Response to Lack of Food Allergy Data in NZ
Media Release for immediate use
Wednesday 9th April 9:00 am
Dr Rodney Ford
Leading New Zealand Paediatrician and Allergist Response to Lack of Food Allergy Data in New Zealand
DR RODNEY FORD
Christchurch-based paediatrician, allergist and author, Doctor Rodney Ford, agrees with the findings of a new study in the New Zealand Journal of Medicine identifying a lack of data and services for food allergy sufferers in this country. However he believes that beyond a lack of resources there are also educational and attitudinal issues that further hamper the diagnosis and appropriate treatment of food allergies and intolerances, especially in children.
A shortage of qualified practicing allergists in Australasia coupled with an increasing incidence of food allergies, especially in children, results in a lack of access to allergy services for children and their parents. Food allergy is becoming an increasing problem worldwide with an estimated 10% of children affected at some point in their childhood. The incidence of intolerance or sensitivity to food is yet to be quantified, however it is safe to assume that it is significantly higher, perhaps another 10% of children. Allergies are the most frequently reported chronic condition in children, limiting activities for more than 40% of them. There are recognised long term behaviour and social implications for allergy sufferers. The perceived prevalence of food allergy is even higher with an estimated 20% of children adhering to some form of elimination diet.
Against a background of few resources, limited data and increased incidence is the compounding problem of a reluctance by some medical professionals to accept food allergies and more specifically food sensitivities as a cause of poor health, developmental delays or behavioral issues in children.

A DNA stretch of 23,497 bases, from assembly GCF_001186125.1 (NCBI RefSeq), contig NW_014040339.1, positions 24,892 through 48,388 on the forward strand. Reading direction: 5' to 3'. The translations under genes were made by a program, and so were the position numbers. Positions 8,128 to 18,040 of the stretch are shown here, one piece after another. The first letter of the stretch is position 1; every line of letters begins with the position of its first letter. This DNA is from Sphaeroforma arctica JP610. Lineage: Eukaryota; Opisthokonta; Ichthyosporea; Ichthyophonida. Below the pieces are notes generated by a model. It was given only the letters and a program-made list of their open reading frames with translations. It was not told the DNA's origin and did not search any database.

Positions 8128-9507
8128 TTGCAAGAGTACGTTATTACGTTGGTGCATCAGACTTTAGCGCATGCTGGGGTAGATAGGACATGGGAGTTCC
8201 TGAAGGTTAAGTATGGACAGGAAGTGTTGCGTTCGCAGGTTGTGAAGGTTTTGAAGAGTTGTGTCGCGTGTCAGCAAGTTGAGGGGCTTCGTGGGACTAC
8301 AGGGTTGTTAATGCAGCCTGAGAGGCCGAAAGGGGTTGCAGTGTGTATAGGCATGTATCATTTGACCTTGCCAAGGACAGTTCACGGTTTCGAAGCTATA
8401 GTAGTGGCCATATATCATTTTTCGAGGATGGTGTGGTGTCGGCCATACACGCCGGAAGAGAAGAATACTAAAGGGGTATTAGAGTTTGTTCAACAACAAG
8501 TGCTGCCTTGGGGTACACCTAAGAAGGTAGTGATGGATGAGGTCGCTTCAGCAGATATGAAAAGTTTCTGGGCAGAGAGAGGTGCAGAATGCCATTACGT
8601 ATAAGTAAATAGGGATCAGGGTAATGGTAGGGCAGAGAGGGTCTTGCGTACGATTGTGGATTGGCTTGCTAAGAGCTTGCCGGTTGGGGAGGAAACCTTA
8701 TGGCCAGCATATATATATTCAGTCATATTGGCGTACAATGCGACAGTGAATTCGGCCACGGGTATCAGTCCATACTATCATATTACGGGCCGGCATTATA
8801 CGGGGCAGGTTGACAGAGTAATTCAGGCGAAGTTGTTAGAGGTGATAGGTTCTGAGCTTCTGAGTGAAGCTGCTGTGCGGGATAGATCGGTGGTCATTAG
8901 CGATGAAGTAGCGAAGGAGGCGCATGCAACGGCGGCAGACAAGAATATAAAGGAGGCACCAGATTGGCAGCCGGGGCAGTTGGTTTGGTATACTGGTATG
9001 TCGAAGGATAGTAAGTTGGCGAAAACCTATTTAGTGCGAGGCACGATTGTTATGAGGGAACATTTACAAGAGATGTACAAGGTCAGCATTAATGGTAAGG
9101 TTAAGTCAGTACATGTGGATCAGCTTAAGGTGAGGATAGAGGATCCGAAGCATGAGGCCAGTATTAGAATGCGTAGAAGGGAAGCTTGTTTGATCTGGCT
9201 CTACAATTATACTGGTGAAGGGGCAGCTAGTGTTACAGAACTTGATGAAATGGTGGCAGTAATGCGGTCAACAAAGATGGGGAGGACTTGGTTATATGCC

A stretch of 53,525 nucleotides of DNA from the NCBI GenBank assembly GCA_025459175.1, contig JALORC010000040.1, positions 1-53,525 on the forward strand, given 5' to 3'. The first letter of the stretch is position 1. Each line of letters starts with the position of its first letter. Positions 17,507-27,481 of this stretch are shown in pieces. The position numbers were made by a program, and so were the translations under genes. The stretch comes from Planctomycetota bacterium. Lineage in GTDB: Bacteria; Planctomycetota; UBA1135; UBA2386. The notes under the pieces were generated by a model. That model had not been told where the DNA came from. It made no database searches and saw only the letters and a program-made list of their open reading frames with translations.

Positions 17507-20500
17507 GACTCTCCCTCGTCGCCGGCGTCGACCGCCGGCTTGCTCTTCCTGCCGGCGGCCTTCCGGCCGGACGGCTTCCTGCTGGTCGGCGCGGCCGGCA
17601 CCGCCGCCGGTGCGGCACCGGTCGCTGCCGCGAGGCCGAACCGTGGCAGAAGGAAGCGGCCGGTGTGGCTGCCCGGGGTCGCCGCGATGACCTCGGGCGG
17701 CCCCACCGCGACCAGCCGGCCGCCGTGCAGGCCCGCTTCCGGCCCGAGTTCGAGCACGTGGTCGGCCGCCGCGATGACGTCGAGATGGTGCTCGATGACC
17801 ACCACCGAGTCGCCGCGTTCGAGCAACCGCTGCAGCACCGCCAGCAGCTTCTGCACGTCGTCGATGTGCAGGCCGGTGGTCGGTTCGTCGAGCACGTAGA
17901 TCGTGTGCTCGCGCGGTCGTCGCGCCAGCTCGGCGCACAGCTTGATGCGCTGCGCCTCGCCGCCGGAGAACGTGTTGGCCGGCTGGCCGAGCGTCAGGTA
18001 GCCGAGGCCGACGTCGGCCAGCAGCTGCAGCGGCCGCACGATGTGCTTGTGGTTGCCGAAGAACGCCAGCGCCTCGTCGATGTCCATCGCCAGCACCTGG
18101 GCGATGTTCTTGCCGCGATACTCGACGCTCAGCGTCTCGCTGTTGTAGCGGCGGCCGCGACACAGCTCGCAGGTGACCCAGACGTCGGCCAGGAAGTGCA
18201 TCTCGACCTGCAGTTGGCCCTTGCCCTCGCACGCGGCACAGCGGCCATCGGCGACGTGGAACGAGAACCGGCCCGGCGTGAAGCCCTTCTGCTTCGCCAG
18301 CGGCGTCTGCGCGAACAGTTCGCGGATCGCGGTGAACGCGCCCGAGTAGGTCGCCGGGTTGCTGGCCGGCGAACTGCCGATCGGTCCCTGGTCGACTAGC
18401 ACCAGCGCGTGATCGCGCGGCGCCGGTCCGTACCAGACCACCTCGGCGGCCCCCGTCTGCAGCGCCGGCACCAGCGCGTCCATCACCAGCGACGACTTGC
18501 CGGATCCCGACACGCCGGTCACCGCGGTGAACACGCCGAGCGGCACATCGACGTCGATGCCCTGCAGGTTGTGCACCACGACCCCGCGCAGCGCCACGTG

Doctors by their very training are conservative and require high levels of proof to accept new diagnoses or use new treatments on their patients. In many cases this is a good thing and ensures that patient safety is paramount. However in the case of food allergies, a lack of investigation and/or acceptance by a family doctor can place increased pressure on families already struggling to deal with an unwell child.
Empowering parents to pursue an accurate diagnosis for their child’s symptomology along with raising clinical awareness amongst health professionals as to the symptoms, epidemiology, diagnosis, and management of food allergic disorders are key to tackling this growing problem.
Dr Ford says “Food allergy testing is a simple, painless and effective means of diagnosis that should be foremost in a medical practitioners mind when treating children, as food allergy is so prevalent in our society, especially in children under seven years old.”
The benefits to New Zealand of having better resources and practitioner education in relation to food allergies include healthy children, a wider knowledge of healthy eating, less parental care of sick children creating higher productivity, less chronically ill children freeing up medical services, less behavioral problems in children leading to better schooling and education, less stress on parents leading to more harmonious and supportive homes for children, better adjusted children leading to less delinquency and youth crime, better adjusted teenagers leading to less criminal activity, less pressure on prison and psychiatric services. Savings to health, educational and social services could be in the billions if applied nationally.